Here’s another of those shows were you can sit your grandchild on your knee and say, you know little one, I can remember all the way back to the day when I first booked to see The Commitments, as they gaze open eyed at you in wonder. 2019, I think it was, when this touring production of the musical inspired by Roddy Doyle’s novel (and of course the film of the same name) first raised its head above the parapet. Since then, a lot of water’s gone under that old bridge, as Brenda Lee might say. But finally it arrives in Northampton to considerable excitement and anticipation.
My usual confession: I’ve neither seen the film nor read the book, so I came to the show fairly ignorant as to what I might expect. In a nutshell, not a lot happens. Jimmy decides to create a band; they rehearse, do a few gigs, fight among themselves and then split up. There’s not really a lot more to tell, plot-wise. But I know the film – at least – has a big place in many people’s hearts and memories, so there’s got to be more to the appeal than its story. And there is – it’s the music.
Apparently, you can’t refer to The Commitments as a jukebox musical, because the music is diegetic. In other words, the characters know the music is being played and performed as part of their real life experience. In most musicals, the characters don’t know they’re singing – it’s just what the genre imposes on them. But in The Commitments, all the songs are sung and performed knowingly, deliberately. If the show had a searing, intense storyline, the diegetic music would probably slow it down and make it very stop-starty. However, with little plot, it doesn’t matter. And certainly, the show crams in loads of soul classics from the 60s and 70s, and who doesn’t love a reminder of that?
There is a downside, though, even to the music; the first act largely sees the band being created and going through its early rehearsals before Jimmy decides they’re good enough to play in public. As a result, a lot of the music performance in the first half has a genuine sense of rehearsal – which is fully in keeping with the story. But it nevertheless still feels like a rehearsal to the audience, lacking polish and accuracy, all a bit haphazard. This doesn’t help the feelgood factor of the show to get going until the second half, when the music is all played at true performance standard. For me, only one musical number in the first act stood out – What Becomes of the Brokenhearted. Once we’re in the second half it’s a very different matter, and the performance (and subtext) of, for example, Thin Line Between Love and Hate works incredibly well, giving you goosebumps. The main substance of the show ends abruptly, to lead into a twenty minute concert-style ending with everyone on their feet. There are a couple of showstoppers here, but it also ends with Try a Little Tenderness, which I thought gave it a surprisingly downbeat finale.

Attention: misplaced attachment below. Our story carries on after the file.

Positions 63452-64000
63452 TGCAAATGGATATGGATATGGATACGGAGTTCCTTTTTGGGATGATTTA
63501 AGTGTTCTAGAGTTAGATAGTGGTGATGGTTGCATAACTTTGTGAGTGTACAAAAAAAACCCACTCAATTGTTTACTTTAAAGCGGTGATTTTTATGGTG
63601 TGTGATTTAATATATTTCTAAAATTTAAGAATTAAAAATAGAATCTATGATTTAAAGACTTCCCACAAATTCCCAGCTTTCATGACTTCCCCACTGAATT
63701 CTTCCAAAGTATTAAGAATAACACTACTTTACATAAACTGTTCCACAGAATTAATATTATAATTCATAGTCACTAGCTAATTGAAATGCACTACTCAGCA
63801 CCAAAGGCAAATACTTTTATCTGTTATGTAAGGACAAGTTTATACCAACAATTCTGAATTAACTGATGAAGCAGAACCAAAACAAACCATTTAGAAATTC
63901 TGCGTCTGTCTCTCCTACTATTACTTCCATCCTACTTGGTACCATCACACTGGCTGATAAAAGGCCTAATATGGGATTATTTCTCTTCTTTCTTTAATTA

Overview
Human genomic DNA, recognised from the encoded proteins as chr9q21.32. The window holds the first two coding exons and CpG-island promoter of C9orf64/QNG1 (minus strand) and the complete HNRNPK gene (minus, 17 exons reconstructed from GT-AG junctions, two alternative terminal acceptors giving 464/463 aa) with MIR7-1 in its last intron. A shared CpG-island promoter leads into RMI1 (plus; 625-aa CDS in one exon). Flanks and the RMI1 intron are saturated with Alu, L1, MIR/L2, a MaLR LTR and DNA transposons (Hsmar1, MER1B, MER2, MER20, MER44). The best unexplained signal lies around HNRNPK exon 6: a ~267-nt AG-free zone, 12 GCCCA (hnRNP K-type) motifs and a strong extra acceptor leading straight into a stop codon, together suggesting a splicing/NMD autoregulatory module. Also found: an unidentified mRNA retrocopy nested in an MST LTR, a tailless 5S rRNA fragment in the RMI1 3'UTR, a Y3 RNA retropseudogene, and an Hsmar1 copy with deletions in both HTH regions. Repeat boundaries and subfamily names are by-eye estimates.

The Commitments group themselves are a disparate bunch of characters, with Jimmy as a kind of central Everyman figure who does his best to unite them all together. His two mates are Outspan – who seems reasonably normal – and Derek, who’s sex mad but with little experience of it. The audition scene is nicely staged as they witness a long line of no-hopers coming to their door, none of whom is suitable. So Jimmy tracks down the other members, to include an egghead research student, James, an older Bible basher (who nevertheless loves the ladies) Joey, and the jazz-leaning Dean. He brings in three young women, Imelda, Natalie and Bernie, to act as backing singers, much to Derek’s delight. He also recruits Mickah, a skinhead bouncer who causes much more trouble than he prevents.